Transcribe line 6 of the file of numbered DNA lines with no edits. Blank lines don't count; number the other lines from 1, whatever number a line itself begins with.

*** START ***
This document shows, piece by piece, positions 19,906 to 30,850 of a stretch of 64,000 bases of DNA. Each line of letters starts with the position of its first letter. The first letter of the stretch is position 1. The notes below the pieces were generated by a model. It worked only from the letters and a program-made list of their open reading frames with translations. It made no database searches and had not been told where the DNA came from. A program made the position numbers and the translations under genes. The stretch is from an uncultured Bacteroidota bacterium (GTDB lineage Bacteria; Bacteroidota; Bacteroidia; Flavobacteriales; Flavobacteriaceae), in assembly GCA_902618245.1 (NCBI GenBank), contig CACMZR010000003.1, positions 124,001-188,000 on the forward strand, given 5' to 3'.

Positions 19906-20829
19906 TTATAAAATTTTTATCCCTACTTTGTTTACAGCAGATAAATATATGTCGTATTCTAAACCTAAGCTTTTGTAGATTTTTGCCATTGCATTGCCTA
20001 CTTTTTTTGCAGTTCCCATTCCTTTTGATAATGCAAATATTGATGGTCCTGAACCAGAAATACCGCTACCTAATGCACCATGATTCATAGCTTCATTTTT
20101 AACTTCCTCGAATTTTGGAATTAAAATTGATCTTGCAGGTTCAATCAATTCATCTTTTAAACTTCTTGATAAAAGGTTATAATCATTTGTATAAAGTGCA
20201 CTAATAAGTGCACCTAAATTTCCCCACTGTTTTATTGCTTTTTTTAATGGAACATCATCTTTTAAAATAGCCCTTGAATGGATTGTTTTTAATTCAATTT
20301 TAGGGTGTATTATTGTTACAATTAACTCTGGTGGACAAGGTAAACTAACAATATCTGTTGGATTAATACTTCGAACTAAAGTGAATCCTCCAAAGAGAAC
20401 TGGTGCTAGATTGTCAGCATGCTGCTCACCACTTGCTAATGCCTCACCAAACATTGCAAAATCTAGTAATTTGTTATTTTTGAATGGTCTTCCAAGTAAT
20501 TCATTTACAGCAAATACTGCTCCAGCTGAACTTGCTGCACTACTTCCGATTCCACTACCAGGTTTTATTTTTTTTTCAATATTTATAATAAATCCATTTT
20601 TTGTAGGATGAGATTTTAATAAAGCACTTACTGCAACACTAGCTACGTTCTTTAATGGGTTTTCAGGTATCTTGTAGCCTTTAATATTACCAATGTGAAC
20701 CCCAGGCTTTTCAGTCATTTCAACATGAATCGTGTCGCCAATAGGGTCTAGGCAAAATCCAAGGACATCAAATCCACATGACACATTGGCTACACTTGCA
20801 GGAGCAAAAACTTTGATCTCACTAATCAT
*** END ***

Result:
20201 CTAATAAGTGCACCTAAATTTCCCCACTGTTTTATTGCTTTTTTTAATGGAACATCATCTTTTAAAATAGCCCTTGAATGGATTGTTTTTAATTCAATTT